From the many artificial crosses that I have made and recorded, I long ago became convinced that fertilization might be effected in different degrees and that many plants had the power of throwing off such ovaries as were fertilized by pollen lacking in sexual affinity and that this was especially true in P. Americana. It should be borne in mind that the production of seed is the chief end of the act of fertilization and the vivification of the ovule is the primary object of pollination. By systematic crossing and hybridizing, I determined that the union of the reproductive elements of two trees possessing the proper selective affinity for each other readily produced a stronger developement of the ovary; a union of this kind I shall call legitimate.

It is well known that by crossing distinct species fertilization is effected with more or less difficulty; that reciprocal crosses of the same two species vary in the intensity of fertilization. As to the union of the reproductive elements of varieties lacking in sexual affinity for each other or in which the reproductive elements have become too greatly differentiated and the development of the ovary either fails entirely or is below the normal, I shall use the term illegitimate, and in the same sense as used by Darwin in his "Different Forms of Flowers on Plants of the Same Species." The simplest test to determine the sexual affinity of any variety, and one which I have never known to fail when done under proper conditions, is to take several sets of flower clusters and pollinate each individual stigma with pollen of a different form. The union of such crosses as possess the proper degree of affinity will prove fertile, while the union of those lacking in affinity will prove sterile. No matter how many of the flowers of each cluster are pollinated legitimately or illegitimately, the result will be as above. If all of the flowers of a cluster are pollinated legitimately, they will all set fruit, barring accident, of course. This experiment may be modified by many different combinations.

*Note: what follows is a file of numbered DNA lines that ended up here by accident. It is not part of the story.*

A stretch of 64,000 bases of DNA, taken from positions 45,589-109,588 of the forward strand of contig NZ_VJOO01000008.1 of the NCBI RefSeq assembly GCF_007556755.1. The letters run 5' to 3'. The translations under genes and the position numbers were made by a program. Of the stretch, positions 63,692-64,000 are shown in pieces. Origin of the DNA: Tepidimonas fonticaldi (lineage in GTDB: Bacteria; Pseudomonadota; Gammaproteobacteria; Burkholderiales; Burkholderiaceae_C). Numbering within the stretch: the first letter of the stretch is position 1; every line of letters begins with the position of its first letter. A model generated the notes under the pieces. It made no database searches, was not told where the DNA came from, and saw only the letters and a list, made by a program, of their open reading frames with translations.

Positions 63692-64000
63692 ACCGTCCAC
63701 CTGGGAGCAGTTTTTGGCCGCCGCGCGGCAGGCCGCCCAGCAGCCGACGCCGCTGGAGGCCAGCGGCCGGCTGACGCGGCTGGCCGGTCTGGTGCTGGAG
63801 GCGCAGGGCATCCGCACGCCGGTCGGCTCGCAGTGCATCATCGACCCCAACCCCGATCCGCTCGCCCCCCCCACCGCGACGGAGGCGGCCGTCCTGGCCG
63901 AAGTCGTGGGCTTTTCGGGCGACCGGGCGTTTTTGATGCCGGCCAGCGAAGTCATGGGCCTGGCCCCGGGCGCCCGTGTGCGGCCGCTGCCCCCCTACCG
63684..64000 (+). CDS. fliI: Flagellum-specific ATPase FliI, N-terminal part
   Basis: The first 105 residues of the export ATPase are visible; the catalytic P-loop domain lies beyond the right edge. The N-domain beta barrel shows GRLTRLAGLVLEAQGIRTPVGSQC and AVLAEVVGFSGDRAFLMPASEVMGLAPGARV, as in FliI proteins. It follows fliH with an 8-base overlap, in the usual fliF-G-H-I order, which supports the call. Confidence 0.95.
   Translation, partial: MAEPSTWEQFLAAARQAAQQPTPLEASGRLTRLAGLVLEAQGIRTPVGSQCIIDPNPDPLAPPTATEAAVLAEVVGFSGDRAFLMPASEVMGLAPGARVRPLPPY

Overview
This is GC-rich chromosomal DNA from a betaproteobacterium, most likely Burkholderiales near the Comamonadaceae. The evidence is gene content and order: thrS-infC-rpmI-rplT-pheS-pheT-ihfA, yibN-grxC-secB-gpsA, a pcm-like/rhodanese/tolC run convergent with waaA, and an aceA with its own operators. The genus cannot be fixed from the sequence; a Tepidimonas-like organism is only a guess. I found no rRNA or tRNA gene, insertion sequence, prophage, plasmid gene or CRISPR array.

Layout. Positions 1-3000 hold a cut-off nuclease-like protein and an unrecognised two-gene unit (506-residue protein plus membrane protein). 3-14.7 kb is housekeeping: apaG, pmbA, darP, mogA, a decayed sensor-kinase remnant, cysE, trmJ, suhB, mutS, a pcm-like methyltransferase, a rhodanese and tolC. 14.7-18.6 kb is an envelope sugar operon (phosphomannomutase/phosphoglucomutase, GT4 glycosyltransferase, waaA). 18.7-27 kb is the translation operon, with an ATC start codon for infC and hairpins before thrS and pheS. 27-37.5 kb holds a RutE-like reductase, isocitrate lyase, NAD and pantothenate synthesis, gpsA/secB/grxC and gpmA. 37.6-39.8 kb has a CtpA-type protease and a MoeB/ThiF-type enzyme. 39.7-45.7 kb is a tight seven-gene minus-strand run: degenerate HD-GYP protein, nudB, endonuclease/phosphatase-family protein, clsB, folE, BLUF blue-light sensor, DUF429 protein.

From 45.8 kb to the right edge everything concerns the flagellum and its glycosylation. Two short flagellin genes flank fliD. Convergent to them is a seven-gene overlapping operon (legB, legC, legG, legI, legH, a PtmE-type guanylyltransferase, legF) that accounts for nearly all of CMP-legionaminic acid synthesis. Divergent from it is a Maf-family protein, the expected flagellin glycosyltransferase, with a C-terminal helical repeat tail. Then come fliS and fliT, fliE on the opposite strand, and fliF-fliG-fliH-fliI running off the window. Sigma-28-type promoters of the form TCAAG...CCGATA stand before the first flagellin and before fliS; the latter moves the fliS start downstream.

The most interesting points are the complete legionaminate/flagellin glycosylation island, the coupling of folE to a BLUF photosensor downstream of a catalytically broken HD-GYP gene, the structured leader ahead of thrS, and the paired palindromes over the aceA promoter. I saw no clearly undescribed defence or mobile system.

In the diagramatic chart following (plate 2), I have attempted to give in the simplest and most condensed manner the results of several thousand artificial hand pollinations made by me during a period of five successive years, together with some earlier data and observations, all made in a very careful manner and carefully recorded, the details of which would be too long and burdensome for this paper. Most of my data for pollinations made with pollen of the andromoncecious form on the long-styled heterostyled form were accidentally lost, and at the time of compilation consisted of but three records. I am unwilling at this time to state positively that pollination in the above direction would produce legitimate fertilization; I have, however, on the basis of incomplete data and from theoretical conclusions, indicated the probable rule by a dotted line. The central column represents the form of pollen used; the lines between the different forms indicate the directions in which fertilization is positive or negative, or, in probably more expressive terms, legitimate or illegitimate. Of the forty-nine possible combinations, or directions. of pollinations but one form, the hermaphrodite, is fully fertile with its own pollen. Including the hermaphrodite form, cross-fertilization is legitimate in only thirteen directions. Thus it will be seen that among the seven forms of P. Americana pollination is possible in forty-nine directions, thirty-six of them giving negative or illegitimate results, and that there are only thirteen directions in which cross-fertilization is possible.


I know of no group of plants more favorable than the genus Prunus for the study of the order of evolution from the hermaphrodite stage to the higher stage of bisexuality. Their organs of reproduction, as I have shown, present a number of peculiarities of morphology and function, unusually interesting and significant and at the same time unusually intelligible, nor are these peculiarities exhibited to the same degree by any other group of plants. A study of these numerous adaptations to insure cross-fertilization must necessarily end in the conclusion that our species is gradually approaching a state of dioeciousness, and, fortunately for our discussion, there appears to be no missing link in the chain.